MOONSI NG RESTAURANT
No.41, Jalan KIP 2
Taman Perindustrian Kepong
Tel: 03-6275 1037, 017-207 5271 (Ms Cheng)
Venture into the Kepong industrial heartland for good food that’s cooked with passion and leaves you in seventh heaven.
IN Hong Kong si fong choi is all the rage. This Cantonese term essentially means “private kitchen dishes” – usually a selection of simple, hearty offerings rustled up by passionate home cooks who turn their private residences into makeshift hole-in-the-wall eateries.
But forget about simply walking in and grabbing a seat at one of these places. Seats at these si fong choi sessions are hard to come by, unless you know somebody who’s in the loop or has all the right connections to get you in.
Rumour has it that a similar trend is starting to take root in the Klang Valley but in a different form. In a bid to set themselves apart from the competition, some owners of small neighbourhood eateries are now offering their own si fong choi selection. Curious about this new phenomenon, I asked around and ended up at Moon Sing, a modest, no-frills restaurant tucked away somewhere in the heart of the Kepong Industrial Park in Kuala Lumpur.
Yes, industrial park.
Ambience-wise, the restaurant looked no different from your average mid-price Chinese tai chow (big fry) eateries found in most suburbs. Its fluorescent-lit setting was spartanly furnished, highlighted only by several photographs of someone proudly showing off his catch and some of the house specialities.
We learned that Moon Sing’s owner cum chef, Tim Ho, hailed from Bukit Tinggi, Pahang.
“My family runs a vegetable and fish farm there,” said Ho. “So my restaurant’s supply of tilapia and fresh greens come directly from our farm.”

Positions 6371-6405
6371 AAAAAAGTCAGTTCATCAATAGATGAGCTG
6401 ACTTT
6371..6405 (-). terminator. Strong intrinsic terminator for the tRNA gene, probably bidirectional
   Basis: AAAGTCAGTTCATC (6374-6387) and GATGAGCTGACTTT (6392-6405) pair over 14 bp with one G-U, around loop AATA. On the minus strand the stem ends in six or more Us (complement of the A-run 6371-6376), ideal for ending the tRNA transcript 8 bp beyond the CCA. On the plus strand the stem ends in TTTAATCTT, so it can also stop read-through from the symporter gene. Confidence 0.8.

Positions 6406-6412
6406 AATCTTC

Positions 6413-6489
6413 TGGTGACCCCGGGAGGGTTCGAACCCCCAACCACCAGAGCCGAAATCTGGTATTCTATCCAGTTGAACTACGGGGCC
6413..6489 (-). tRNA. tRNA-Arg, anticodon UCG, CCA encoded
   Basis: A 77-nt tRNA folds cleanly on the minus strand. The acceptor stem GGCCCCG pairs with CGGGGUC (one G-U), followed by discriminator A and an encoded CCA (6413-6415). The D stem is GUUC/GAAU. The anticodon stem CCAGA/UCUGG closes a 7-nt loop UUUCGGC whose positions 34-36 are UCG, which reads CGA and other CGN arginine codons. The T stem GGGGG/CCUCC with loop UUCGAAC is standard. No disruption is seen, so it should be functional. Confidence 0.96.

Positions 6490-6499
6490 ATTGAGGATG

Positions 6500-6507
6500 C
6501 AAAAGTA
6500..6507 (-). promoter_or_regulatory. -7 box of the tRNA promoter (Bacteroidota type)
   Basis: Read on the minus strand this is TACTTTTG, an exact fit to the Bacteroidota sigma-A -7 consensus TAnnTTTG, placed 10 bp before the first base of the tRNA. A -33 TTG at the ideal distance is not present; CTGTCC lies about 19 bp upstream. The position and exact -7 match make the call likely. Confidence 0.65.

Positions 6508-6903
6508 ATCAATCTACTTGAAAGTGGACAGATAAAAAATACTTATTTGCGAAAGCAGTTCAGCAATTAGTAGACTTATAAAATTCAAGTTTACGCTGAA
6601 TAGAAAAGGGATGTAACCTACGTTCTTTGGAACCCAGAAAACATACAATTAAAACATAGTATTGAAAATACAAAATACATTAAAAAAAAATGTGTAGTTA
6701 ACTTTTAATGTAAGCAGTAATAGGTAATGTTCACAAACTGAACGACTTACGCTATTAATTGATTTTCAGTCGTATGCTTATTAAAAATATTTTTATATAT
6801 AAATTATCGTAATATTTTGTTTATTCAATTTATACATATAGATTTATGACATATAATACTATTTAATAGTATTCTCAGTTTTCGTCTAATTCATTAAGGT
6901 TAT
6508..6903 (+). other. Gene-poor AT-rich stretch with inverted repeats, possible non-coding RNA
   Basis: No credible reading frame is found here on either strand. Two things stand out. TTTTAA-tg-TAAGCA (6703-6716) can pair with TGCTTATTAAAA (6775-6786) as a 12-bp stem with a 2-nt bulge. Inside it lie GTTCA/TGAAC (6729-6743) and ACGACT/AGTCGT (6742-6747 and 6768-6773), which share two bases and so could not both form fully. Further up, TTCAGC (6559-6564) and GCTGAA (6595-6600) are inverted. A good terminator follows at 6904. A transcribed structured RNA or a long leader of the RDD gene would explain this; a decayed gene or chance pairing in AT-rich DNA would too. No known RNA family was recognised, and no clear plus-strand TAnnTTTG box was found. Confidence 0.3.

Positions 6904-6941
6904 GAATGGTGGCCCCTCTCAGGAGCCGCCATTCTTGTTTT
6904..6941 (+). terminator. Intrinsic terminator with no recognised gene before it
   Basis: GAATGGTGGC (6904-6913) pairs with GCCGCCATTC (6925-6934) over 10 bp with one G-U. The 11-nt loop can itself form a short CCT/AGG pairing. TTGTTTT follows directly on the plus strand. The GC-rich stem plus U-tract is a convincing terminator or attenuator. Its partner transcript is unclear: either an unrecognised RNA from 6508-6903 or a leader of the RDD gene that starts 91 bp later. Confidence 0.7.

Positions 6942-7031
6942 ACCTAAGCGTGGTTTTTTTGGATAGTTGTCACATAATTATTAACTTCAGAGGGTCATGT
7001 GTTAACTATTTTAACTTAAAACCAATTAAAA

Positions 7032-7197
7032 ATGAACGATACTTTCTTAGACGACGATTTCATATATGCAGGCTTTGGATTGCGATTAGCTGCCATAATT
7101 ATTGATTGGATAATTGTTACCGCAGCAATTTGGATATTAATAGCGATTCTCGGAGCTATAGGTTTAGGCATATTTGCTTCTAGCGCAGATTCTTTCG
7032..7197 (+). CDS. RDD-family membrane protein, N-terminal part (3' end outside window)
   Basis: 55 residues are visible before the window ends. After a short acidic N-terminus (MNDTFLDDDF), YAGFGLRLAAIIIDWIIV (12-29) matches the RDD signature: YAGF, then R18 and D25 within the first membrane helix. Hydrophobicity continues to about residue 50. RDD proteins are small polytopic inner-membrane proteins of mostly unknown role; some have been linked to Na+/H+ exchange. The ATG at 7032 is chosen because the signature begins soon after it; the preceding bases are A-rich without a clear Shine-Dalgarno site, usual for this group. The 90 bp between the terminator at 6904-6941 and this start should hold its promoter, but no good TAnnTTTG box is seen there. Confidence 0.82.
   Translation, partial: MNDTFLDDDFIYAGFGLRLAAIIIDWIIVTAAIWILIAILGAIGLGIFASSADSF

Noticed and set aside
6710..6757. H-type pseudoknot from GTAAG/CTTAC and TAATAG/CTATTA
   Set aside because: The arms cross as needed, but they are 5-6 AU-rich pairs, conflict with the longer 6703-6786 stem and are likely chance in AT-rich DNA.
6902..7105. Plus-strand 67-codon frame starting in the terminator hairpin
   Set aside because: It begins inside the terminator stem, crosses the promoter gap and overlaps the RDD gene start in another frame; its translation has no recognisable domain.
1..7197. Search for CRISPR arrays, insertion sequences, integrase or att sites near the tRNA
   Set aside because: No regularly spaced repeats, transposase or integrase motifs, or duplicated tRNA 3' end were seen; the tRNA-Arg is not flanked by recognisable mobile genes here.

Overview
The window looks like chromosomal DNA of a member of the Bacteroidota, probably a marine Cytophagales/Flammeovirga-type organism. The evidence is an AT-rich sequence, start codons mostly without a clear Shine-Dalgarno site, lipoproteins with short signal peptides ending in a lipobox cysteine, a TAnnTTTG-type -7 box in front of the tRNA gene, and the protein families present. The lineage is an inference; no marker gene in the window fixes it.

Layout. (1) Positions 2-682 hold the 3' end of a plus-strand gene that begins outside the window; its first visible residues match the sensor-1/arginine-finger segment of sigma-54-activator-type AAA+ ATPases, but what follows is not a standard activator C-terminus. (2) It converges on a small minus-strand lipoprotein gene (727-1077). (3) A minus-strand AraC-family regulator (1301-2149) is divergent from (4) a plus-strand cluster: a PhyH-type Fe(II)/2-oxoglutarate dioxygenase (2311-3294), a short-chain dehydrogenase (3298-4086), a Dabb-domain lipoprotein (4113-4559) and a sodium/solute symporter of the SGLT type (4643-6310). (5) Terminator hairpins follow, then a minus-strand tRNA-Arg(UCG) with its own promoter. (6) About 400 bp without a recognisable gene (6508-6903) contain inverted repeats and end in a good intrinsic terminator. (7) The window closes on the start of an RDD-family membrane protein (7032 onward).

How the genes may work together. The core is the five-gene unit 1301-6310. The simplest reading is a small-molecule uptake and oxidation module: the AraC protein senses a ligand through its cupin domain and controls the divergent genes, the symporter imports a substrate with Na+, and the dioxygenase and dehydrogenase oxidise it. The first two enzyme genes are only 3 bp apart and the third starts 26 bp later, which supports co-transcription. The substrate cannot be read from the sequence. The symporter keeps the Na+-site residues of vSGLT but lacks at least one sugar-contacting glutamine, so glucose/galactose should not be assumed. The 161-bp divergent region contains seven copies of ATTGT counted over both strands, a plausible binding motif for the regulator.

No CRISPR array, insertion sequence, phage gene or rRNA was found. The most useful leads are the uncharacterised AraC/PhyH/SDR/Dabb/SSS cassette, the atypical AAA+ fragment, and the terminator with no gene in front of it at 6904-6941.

Since Ho himself single-handedly whips up the dishes on the menu, diners usually have to wait at least 20 to 30 minutes before they get to sample his lah sau choi (signature dishes).
“Good food takes time and effort to prepare,” Ho explained. “Every dish that comes out is cooked wholeheartedly by me. All you have to do is wait for them to be ready.”
Our dinner commenced with Theen Chaat Vegetable In Superior Soup (small RM8, medium RM12, large RM15) – a light, clear broth with theen chaat, a type of waxy vegetable that has a slightly crunchy texture like kelp, kei chi (wolfberries) and sliced black mushrooms.
We fell hook, line and sinker for Moon Sing’s Tilapia In Claypot (RM2.50/100g). Somehow, Ho managed to bring out the fish’s sweetness using his own soya sauce-based gravy mixed with plenty of fresh coriander, ginger strips and spring onion. It was certainly a nice departure from the usual jiong cheng (steamed with spicy bean paste sauce) version.
For more piquant flavours, you can try the irresistible Steamed Assam Tilapia (RM2.50/100g). You’d have a hard time restraining yourself from sousing your white rice with the tangy, spicy gravy.
Another simple but interesting dish is Yong Kau Yue (RM4/100g) which comprises a whole fried deboned Spanish Mackerel stuffed with homemade fish paste. Bite into the thick cutlets, and you are rewarded with a mouthful of flaky fish meat and springy fish paste that’s scrumptious.
Equally popular here is the delicious Braised Ma Yau with Tou Foo And Hum Choi (Fried Threadfin With Beancurd And Salted Mustard Green, RM4.50/100g), a comforting home-style delight that I guarantee even the fussiest family matriarchs would heartily approve of.
The Hakka Khau Yoke (Braised Pork With Yam, RM16) and Three Flavoured Pork Ribs (small RM13, medium RM22, large RM28) also went down a real treat. Although the former can’t hold a candle to my aunt’s version, the tender and flavourful meat was no less sublime. I really enjoyed the latter for its sweet-briny-tart nuances, which left me hankering for more.
One shouldn’t judge a book by its cover, and this same principle applies to food too. Frankly, the Brinjal With Garlic And Dried Prawns (small RM8, medium RM12, large RM15) was not much to look at, but taste-wise, it sure blew us away. The silky soft but non-greasy brinjal that came sprinkled with some fried garlic flakes and crunchy dried prawns was something we couldn’t get enough of.
The only offering that failed to impress was Lai Yau Sotong (Squid In Creamy Butter Sauce, RM14). We found the blend of evaporated milk, turmeric powder and curry leaves too sweet for our liking. This little glitch aside, I’d say Moon Sing’s affordable homely specialities are well worth the drive into the industrial heartland of Kepong.